Weld , a more humble tourist , put into his book , that in Norfolk , Virginia , he found half the town ready to fight the other half on the French question .

He increased his resources in a gentlemanly fashion by genealogical research , directed mostly toward the rehabilitation of ambiguous pedigrees ; and for the rest , no other man could have fulfilled more gracefully the main duty of the Librarian , which was to exhibit the Association 's collection of relics to hurried tourists " doing " Lichfield .

To cross the Andes on mule - back along the regular routes is a feat comparable to the feats of the energetic tourists who by thousands traverse the mule trails in out - of - the - way nooks of Switzerland .

Being so favorably situated for the stream of Yosemite travel , the more adventurous tourists cross over through this glorious gateway to the volcanic region around Mono Lake .

In the old Papal Palace of Avignon , Dickens , seventy years ago , saw essentially the same things that a keen - eyed American tourist of today would see .

In regard to a number of the finest of the photographic illustrations in the volume the author gratefully acknowledges his obligations to the Canada Pacific Railway Company , without whose assistance it would have been impossible to reach many of the sublime and romantic places here portrayed ; until very recently known only to the adventurous red Indian hunter , but now brought within the reach of any enterprising tourist .

An intelligent home tourist in 1813 , says , " It concerned me to observe that this park presents at this time a neglected appearance , unworthy of a metropolitan royal park , adjoining to the constant residence of the court . "

She postures shamelessly before the delighted tourists with woven skeins of homeward - flying pelicans , fringes of wild duck , black spotted on crimson , and cheap jewellery of opal clouds .

The gradients are discouraging to any but determined tourists .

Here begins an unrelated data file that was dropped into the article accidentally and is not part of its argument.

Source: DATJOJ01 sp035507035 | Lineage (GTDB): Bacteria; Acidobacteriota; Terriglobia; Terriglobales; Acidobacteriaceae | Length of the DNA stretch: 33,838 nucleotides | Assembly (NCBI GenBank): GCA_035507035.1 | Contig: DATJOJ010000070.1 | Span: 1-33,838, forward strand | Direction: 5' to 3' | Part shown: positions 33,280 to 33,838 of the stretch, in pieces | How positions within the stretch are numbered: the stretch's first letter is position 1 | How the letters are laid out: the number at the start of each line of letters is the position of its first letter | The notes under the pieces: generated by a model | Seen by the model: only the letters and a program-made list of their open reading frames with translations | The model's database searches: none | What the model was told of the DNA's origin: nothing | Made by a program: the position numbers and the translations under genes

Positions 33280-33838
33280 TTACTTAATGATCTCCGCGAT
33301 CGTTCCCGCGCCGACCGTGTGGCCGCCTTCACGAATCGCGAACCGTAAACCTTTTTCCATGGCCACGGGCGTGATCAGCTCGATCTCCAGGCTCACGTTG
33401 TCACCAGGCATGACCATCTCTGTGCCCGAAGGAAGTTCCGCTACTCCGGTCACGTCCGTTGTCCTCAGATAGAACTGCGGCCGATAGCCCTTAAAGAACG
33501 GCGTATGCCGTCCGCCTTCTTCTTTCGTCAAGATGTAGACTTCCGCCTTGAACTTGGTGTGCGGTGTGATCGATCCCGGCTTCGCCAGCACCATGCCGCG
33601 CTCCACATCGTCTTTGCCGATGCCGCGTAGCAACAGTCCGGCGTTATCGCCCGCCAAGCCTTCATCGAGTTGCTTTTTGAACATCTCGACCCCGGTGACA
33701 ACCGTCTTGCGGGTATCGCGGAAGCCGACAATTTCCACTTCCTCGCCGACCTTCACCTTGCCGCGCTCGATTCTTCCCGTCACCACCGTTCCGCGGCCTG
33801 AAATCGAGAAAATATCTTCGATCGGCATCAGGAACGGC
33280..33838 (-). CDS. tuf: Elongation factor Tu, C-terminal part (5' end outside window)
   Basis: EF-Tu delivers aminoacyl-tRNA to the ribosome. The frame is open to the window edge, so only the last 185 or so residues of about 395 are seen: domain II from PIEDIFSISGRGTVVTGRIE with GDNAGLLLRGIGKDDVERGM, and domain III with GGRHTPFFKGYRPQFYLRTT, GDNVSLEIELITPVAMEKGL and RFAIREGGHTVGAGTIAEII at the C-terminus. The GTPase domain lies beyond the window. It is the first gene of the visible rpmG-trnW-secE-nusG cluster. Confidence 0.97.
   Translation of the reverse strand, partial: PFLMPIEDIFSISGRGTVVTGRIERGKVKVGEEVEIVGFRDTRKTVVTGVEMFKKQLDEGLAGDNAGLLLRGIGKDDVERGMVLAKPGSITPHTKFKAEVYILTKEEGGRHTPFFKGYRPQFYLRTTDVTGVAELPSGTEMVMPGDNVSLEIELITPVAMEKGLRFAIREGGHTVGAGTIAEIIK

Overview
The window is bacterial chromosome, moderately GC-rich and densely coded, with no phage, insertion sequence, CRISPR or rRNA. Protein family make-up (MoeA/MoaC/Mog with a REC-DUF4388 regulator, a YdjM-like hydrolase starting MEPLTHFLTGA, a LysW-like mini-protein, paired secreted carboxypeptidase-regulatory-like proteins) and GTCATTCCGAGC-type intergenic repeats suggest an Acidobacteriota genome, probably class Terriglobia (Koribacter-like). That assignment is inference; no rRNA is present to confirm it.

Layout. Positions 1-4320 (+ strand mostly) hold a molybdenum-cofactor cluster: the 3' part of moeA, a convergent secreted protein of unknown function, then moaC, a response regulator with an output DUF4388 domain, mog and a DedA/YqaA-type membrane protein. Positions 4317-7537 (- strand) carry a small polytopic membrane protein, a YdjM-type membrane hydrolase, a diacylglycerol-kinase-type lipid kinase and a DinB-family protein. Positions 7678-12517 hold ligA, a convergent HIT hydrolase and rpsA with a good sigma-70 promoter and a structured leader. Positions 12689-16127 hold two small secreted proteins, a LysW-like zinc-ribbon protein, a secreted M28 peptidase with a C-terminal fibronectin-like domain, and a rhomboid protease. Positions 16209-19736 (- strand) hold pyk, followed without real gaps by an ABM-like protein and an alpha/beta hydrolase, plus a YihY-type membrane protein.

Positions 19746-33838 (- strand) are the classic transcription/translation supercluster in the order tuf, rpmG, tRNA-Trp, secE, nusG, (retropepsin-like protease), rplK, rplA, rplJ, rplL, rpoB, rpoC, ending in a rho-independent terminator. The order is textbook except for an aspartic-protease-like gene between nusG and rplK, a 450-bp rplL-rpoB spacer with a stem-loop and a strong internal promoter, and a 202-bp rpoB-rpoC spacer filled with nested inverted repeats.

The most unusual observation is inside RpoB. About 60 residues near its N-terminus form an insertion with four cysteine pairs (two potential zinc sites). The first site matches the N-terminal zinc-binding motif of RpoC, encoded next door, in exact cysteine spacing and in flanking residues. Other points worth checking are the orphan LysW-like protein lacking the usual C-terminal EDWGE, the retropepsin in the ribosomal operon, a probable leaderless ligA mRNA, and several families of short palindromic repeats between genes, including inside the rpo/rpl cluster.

Notwithstanding all the arguments that may be advanced in favor of games at chess and back - gammon , as exercises in mental gymnastics , and of playing cards as affording pleasant diversion for mixed parties , the diligent tourist , like the industrious student , should not squander much of his time at it .

And here let us note a favourable contrast between our dramatic tourist , bold in conception , free in execution , and those compatriots of our own , authors and authoresses , who write travels merely because they are artists in ink , yet without any adequate notion of the duties and privileges of such an artist .

One especially enthusiastic lady tourist had kept up her Gattling fire of questions until she had thoroughly mastered the geography of the country .

" I now rejoice that a mad freak brought me here to these woods and fields , for otherwise I should probably never have learned to know the region ; for it has very little reputation abroad , and there is , in fact , nothing here to attract exhausted and surfeited tourists .

The following is the postscript to a letter by his father , S. T. C. , addressed to Sir Humphry Davy , Keswick , July 25 , 1800 : " Hartley is a spirit that dances on an aspen leaf ; the air that yonder sallow - faced and yawning tourist is breathing , is to my babe a perpetual nitrous oxide .

The whole was a fiction , ( no new trick for a fireside tourist , ) for Mrs. Radcliffe had never seen Haddon Hall .

24 After the struggling tides of fugitive tourists , and overlapping the waves of Belgian refugees , there came new streams of panic - stricken people , and this time they were French .

You and this funny tourist !

67 adjectives to describe  tourist

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tourism general

Promotion Academy Publishes Updated Globetrotting Glossary

tourism glossary

The tourism glossary now includes over 200 terms, phrases and popular acronyms that are unusual to the view and travel industry. Available online or as adenine PDF download, the tourism industry terms and lexicon are free to to public. 

MORE: Find A Tourism Expert To Speak At Your Next Occurrence

Benefits of to tourism glossary...

Having a frequently updated business and tourism our glossary is a necessity in today’s complex environment. It guaranteed consistent communication between everyone in an organization. It and makes sure that everyone is viewing and using and data in an same way. She creates a necessary standard over an industry. And, as it’s becoming increasingly harder in organizations to make sense out off details additionally govern it properly, a well-managed glossary of tourism technical is one of the best ways in ensure that everyone is what with and same information.  tourism: the business starting providing and marketing services and facilities for leisure travelers. Thus, the concept of tourism is of direct concern to governments ...